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Monday November 29th

Then vs. now: UNC Study Abroad Office transitions to virtual opportunities

<p>Emily Rosario is a junior studying abroad at Seoul National University in South Korea. Photo courtesy of Rosario.</p>
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Emily Rosario is a junior studying abroad at Seoul National University in South Korea. Photo courtesy of Rosario.

Even during a pandemic, UNC students still have the opportunity to experience studying abroad. 

Whether from their computer screen or in another country, the Study Abroad Office has adapted during COVID-19 to offer students opportunities for a "global experience."

Heather Ward, the associate dean of study abroad and international exchanges, said the UNC Study Abroad Office still offers some traditional study abroad programs. 

“Separately, we have introduced virtual study abroad or virtual exchange opportunities this year for students so that they can enroll in courses at a global partner university from here in Chapel Hill,” she said. 

Traveling during a pandemic

Ward said UNC has 16 undergraduate study abroad programs in 12 countries in spring 2021.  

Students wanting to study abroad sign an agreement stating they will follow local health protocols and COVID-19 prevention rules at their host universities, Ward said. Students must also maintain GeoBlue medical insurance, which covers treatment for COVID-related illnesses.

The main focus is communicating to students the risks of studying abroad during a pandemic. Ward said she believes it is important for students and parents to have accurate expectations.

“We are doing everything possible to make sure these programs are safe,” Ward said. “Students have the support from our office and locally that they would need through this unusual time.”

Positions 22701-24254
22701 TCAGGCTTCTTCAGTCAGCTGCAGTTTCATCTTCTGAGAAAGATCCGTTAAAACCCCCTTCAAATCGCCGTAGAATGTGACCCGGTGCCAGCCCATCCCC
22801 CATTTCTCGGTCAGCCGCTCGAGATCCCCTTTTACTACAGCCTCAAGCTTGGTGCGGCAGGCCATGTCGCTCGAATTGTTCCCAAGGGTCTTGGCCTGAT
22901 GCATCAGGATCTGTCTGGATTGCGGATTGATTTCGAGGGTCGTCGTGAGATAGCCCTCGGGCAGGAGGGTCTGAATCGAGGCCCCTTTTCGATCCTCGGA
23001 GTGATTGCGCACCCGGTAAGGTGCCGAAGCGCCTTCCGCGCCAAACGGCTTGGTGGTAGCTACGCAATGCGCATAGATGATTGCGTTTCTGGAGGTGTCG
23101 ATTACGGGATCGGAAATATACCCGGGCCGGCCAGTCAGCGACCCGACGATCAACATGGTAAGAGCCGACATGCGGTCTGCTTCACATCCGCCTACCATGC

Hana Khan, a junior studying at Korea University, said after her program was canceled last year, she wanted to try to study abroad again. Khan said her study abroad advisers warned her about the limited number of programs this year.

“It was like, ‘Apply, and we encourage you to do so, but it might not go through, and we might have to look at alternatives,’” Khan said.

She said the study abroad office spoke with students about following their host country’s COVID-19 guidelines and protocols.

“They really expected the students, once they go abroad, to just be respectful,” Khan said.

Khan said she took multiple COVID-19 tests and quarantined for two weeks when she arrived. Now that she is out of quarantine, she must have temperature checks daily.

Emily Rosario, a junior studying abroad at Seoul National University in South Korea, said the University is doing the best it can to keep students abroad safe amid the pandemic.

“There’s a whole process once you arrive in Korea,” Rosario said. “It’s being heavily regulated right now.”

She said all of her classes are online until COVID-19 levels decrease in Korea.

Rosario said she recommends students do lots of research and have back-up programs before they decide to study abroad.